This is the situation in large parts of downtown Haifa, which Ynet revealed as part of a new report called "Israel Lowest Rung," highlighting the stories of individuals living in appalling conditions in Israel.
Meet Joseph, Amir, and Samia.
The senior residents of Jaffa Street, most of whom are Christian, live in the heart of downtown Haifa and suffer from neglect that has spanned decades.
The accelerated process of urban development around the neighborhood, but not in it, has exaggerated the problems of its weakened residents.
Whoever could manage to leave has run away.
Majiid Jacob, head of the neighborhood council in downtown Haifa, took Ynet reporters to the home of Joseph Retsch, a young man who was forced to leave his parents home.
"Look at what a ruin he sleeps in, without a shower or running water he is forced to defecate in a bottle. This whole area is neglected and he is not part of the municipality's plans," said Jacob
"We pay property taxes like any other citizen but we never had playgrounds. There have always been prostitutes and drug addicts. Criminals were raised here because children had nothing to do. I remember the holes where we used to play marbles. My children play in those same holes," said Amir Blan a resident who lives on the same street in downtown Haifa.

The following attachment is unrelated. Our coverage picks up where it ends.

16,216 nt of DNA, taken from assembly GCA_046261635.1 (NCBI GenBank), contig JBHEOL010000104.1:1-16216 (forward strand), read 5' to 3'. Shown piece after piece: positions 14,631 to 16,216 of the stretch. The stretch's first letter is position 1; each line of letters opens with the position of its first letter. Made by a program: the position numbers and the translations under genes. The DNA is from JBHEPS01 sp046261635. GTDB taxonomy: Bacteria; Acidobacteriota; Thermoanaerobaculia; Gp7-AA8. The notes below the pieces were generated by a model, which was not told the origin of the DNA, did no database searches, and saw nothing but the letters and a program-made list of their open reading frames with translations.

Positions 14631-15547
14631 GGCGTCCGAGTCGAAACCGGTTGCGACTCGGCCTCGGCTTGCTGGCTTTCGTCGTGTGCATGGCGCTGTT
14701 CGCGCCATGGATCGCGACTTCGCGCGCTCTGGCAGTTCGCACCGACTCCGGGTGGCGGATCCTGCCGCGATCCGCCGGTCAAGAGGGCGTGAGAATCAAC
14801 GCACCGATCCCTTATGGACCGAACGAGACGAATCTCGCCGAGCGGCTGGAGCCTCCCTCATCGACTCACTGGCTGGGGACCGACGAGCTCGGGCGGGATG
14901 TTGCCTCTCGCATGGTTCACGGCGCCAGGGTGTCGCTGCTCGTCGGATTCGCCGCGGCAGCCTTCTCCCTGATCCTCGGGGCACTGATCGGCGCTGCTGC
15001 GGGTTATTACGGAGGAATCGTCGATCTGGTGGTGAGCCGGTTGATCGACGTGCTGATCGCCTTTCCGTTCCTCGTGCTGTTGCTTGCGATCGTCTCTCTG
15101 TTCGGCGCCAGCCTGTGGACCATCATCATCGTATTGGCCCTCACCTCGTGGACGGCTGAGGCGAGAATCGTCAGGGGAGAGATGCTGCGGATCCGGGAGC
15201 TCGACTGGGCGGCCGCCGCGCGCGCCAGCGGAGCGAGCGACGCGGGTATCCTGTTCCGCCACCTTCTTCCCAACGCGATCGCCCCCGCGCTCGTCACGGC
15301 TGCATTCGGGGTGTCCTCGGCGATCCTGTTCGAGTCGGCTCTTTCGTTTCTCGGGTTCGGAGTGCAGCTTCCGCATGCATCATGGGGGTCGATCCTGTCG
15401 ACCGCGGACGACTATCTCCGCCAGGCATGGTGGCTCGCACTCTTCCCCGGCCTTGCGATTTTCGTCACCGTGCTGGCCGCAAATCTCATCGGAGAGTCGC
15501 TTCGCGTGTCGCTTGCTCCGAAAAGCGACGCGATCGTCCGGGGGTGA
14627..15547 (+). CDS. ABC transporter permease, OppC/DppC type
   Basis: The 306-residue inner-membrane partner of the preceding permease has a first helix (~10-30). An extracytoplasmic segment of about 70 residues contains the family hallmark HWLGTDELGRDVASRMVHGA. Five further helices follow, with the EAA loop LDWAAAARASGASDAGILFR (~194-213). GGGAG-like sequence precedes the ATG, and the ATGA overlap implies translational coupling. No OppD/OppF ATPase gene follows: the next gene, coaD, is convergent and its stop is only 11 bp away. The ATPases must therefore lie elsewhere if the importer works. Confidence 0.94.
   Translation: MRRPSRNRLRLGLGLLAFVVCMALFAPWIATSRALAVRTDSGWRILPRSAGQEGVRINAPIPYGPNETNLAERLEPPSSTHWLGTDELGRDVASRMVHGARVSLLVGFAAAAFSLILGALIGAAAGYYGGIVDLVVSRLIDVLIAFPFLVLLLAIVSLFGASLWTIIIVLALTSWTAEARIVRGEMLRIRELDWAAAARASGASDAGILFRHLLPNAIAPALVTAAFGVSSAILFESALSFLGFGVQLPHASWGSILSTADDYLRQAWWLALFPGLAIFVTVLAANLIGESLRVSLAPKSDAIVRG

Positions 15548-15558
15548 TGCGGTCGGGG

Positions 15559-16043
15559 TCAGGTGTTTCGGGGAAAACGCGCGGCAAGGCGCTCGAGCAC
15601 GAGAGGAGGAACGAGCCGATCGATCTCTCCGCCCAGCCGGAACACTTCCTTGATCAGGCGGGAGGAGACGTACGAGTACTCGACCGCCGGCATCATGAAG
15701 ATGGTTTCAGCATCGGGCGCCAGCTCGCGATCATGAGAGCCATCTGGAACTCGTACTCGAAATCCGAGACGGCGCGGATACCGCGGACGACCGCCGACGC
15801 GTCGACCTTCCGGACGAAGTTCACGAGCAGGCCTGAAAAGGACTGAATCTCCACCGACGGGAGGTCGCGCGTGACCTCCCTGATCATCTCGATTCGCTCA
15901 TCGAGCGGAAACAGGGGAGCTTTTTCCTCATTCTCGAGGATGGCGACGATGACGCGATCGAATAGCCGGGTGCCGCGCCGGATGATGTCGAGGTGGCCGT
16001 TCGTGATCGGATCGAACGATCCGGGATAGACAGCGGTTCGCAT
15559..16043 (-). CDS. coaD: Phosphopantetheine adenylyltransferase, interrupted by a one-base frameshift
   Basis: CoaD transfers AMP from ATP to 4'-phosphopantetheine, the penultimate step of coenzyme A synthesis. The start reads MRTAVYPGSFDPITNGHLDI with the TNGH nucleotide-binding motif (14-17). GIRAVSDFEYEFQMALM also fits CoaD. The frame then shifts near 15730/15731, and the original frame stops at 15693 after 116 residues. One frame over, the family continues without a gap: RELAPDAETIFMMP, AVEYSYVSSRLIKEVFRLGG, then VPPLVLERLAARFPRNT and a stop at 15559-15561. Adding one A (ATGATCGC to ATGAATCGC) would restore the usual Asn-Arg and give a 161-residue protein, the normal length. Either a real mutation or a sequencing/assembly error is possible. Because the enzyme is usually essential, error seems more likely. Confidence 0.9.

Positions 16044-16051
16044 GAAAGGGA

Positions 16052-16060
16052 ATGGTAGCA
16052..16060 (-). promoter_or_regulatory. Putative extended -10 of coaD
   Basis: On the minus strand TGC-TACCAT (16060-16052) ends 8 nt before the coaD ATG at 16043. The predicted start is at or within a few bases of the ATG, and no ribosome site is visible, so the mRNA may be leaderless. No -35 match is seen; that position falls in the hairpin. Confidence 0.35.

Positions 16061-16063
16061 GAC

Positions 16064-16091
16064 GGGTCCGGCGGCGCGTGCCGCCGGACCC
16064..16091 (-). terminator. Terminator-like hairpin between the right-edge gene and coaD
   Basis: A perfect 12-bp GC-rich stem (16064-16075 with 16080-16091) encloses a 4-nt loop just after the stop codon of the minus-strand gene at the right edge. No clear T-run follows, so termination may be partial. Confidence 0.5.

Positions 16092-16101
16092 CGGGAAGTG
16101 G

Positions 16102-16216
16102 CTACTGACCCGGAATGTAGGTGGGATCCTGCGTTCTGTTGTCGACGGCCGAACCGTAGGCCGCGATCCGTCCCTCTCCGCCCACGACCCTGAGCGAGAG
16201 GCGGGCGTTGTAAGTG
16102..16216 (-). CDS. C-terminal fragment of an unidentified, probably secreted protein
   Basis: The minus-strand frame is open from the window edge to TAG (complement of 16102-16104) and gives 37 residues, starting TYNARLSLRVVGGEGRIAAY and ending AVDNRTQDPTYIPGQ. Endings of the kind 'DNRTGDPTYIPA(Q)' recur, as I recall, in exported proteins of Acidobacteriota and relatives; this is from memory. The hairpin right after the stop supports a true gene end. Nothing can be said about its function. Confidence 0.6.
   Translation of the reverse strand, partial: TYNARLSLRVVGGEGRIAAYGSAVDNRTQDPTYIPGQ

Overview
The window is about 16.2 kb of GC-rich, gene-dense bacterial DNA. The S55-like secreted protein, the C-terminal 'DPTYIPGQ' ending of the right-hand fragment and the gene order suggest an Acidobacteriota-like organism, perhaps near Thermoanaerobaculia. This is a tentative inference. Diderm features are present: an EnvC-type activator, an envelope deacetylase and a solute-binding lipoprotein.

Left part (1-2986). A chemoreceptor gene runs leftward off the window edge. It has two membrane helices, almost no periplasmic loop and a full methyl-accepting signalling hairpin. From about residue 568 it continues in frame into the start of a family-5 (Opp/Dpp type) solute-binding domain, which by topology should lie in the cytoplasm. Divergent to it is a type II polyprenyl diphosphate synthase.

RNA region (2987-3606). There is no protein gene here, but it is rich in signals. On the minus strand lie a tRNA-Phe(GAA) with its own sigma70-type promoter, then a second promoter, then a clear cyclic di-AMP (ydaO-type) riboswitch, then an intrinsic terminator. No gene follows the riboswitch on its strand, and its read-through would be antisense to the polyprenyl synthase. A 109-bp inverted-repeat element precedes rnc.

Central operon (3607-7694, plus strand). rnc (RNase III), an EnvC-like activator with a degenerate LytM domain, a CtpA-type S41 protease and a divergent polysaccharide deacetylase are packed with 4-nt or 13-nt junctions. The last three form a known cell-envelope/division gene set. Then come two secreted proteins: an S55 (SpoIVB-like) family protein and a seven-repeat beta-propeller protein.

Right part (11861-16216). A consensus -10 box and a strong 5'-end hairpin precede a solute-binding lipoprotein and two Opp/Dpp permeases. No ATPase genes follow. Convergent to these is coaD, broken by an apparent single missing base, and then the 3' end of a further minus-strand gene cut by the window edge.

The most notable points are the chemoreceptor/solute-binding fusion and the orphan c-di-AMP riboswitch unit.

Sixty-three-year-old Samiya's children were able to leave the neighborhood, but she has nowhere to go. She lives on social security, NIS 2,700, in a crumbling apartment with the ceiling plaster peeling due to dampness.
"In the neighborhoods of Wadi Nisnas and al-Khalisa they help residents, but here they do not. The residents of Jaffa Street do not have money to fix their apartments so they sell them to people from Tel Aviv," said Samiya.
According to the residents, the changes made by the municipality on Jaffa Street, including the establishment of a Metronit bus line, which takes up an entire lane of the street, forced business owners to close their shops after parts of the street where closed to pedestrians.
They also suffer from serious health hazards, partly because of sewage and garbage that drain into a shaft of a building on the street.
Residents said that during the winter the sewage would reach up to half a meter high and that the street became a center for mosquitoes "the size of flies."
When residents turned to the municipality, they were told that the building with the sewage and garbage drainage was private and there was nothing that could be done about the issue.
The Haifa Municipality established a director for downtown Haifa a few years ago, and the municipality claimed that it had invested NIS 50 million in the area since.
"Our plan is not aimed to cause someone to move from where they are now," the Municipality said.
Residents referred to the Municipality's initiative with sarcasm and said, "Since the director started working four to five years ago, more and more people have run away."
The Municipality has had good intentions of renewal and modernization regarding Jaffa Street, but the question is whether the overlooked residents of the street will be able to enjoy the change or be forced to leave the neighborhood which has become a prime location for hungry real estate agents who seek to sell to large-scale investors.